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Dwyane Wade looks to break loose against the Boston Celtics

His slow starts in the Eastern Conference finals have become a concern for the Miami Heat.

June 03, 2012|By Ira Winderman, South Florida Sun Sentinel
  • Dwyane Wade is averaging five points per first half through three games in the Eastern Conference Finals.
Dwyane Wade is averaging five points per first half through three games… (Elise Amendola / Associated…)

BOSTON — The games certainly start late enough in the best-of-seven Eastern Conference finals between the Miami Heat and the Boston Celtics.

But for Dwyane Wade, the internal alarm clock hasn't been sounding until an hour later.

If at all.

Through the first three games of this series, which the Miami Heat lead, 2-1, Wade is averaging five points in the first halves. Game 4 is Sunday at TD Garden.

Though his overall average is 21, even that is relatively understated considering that Friday's 18-point performance marked the first time in 13 playoff games against the Celtics he failed to score at least 20.

Saturday, the Heat returned to TD Garden as much to strategize as go through a light practice.

"I'd like to see if we can get him some easy ones, in the open court, on cuts, in the post, maybe some drives on the weak side," Coach Erik Spoelstra said.

"But we also have to do a better job of getting him in areas where he can be aggressive, and that will be part of our focus."

As will be getting him off to fast starts, something that also was a problem the previous round against the Indiana Pacers.

It was at halftime of Game 4 of that series when LeBron James decided it time to get Wade going. That collaboration helped trigger the five-game winning streak that lasted until Friday.

"I know that D-Wade wants to get a few easy buckets," said James, who is leading the Heat with a 33.3 scoring average in this series.

James, who dominated the Heat offense early in Friday's loss with 16 first-quarter points, said once the easy ones come for Wade, the other elements of his game tend to follow.

"He starts to shoot his jumper. He starts to get to the free-throw line. And he's very aggressive from that point on," James said.

"I had it going early on in Game 3, but I'm going to need his dominant play, as well, so I will make a conscious effort to try to get him going early."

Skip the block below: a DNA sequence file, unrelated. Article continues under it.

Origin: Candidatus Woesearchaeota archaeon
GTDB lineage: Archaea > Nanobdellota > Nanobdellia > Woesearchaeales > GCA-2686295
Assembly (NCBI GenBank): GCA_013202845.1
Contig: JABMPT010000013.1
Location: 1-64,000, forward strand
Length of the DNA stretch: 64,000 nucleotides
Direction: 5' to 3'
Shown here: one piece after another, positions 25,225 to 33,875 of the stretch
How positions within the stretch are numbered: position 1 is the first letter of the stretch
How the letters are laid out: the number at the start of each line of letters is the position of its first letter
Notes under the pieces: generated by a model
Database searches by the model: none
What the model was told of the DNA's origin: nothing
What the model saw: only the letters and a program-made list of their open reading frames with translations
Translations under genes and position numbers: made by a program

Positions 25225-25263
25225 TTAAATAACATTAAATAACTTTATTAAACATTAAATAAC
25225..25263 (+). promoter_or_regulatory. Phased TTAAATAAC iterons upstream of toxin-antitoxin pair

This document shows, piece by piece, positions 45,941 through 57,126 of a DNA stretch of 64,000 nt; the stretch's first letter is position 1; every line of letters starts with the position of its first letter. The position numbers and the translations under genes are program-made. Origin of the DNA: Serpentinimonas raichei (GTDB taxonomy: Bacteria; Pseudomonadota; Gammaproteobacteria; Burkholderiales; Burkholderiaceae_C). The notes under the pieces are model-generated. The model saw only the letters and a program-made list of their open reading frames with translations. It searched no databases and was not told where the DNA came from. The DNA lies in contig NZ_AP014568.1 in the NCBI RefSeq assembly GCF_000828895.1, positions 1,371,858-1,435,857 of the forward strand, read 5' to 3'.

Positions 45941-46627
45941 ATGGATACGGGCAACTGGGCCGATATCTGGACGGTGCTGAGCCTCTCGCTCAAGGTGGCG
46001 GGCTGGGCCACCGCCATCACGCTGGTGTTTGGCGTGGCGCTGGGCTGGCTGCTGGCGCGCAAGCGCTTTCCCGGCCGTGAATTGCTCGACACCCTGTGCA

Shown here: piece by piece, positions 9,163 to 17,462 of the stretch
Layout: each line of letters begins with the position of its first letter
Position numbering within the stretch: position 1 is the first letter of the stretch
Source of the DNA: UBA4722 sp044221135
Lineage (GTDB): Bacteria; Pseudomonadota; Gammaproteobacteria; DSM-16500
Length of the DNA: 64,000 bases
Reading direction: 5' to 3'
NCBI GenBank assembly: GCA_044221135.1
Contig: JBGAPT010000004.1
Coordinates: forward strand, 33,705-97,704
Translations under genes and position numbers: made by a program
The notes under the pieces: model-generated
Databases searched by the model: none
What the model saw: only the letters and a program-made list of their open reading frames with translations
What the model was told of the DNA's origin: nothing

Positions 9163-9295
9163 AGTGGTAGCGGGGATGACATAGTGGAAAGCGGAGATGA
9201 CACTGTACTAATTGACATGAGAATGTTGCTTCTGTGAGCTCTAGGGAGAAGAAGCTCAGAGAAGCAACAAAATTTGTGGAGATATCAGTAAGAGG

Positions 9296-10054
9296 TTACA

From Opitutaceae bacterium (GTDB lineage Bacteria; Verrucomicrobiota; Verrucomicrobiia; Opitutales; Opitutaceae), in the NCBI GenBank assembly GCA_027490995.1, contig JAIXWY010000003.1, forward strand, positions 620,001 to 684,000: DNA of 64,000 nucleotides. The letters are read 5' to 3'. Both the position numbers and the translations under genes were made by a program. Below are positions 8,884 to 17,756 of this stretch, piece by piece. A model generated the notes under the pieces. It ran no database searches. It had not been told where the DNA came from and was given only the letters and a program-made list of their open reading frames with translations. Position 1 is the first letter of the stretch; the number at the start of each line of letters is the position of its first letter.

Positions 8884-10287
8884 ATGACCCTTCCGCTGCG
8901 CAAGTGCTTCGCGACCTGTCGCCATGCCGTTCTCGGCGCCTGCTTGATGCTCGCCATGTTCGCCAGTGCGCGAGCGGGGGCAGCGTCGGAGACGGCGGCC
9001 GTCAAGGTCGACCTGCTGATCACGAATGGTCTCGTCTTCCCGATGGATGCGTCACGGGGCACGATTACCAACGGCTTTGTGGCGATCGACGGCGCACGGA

Of course the Celtics are making a conscious and highly visible effort to keep Wade in check, sending double teams whenever possible, essentially placing him on lockdown at the expense of leaving other players unguarded.

"They double me a lot, so I've got to find a way," he said before Saturday's practice at TD Garden. "We've got to find a way, as a team, to open up lanes a little more."

Instead, the Celtics have forced Wade into passive starts.

"Like I said, it's no secret: I'm getting doubled at the top of the key. I'm getting doubled in the paint," he said. "So unless I shoot a turnaround jump shot all the time, which is not a good shot for our team, we're going to have to find other ways to loosen things up.

"I'm a patient person, so eventually things will, hopefully, loosen up and I get my opportunities where I can attack and get into a rhythm a little more."

That patience, though admirable, has left him largely as a non-factor over the opening two quarters of games, with six points at the intermission of Game 1, two at halftime of Game 2 and six at the break Friday.

"Give them and Doc Rivers credit for coming up with the scheme," he said, "and now we have to do our job of making adjustments."

To a degree, he essentially put Spoelstra and the coaching staff on notice Saturday.

"Right here, today is the day that our coaching staff gets their checks, not on the first, today on the second," he said.

But James said it's also up to teammates to free Wade from Rivers' plotting.

"As a team, we have to figure out ways to exploit the double team," James said. "He's always going to attract two. Either coming off the pick-and-roll or when he posts up, he's going to bring two defenders.

"So as his teammates, we've got to make ourselves available and we've got to make plays for ourselves. And, also, when the double team is not there, early in the offense, try to get the ball to him early, so he can attack without a double team."

iwinderman@tribune.com

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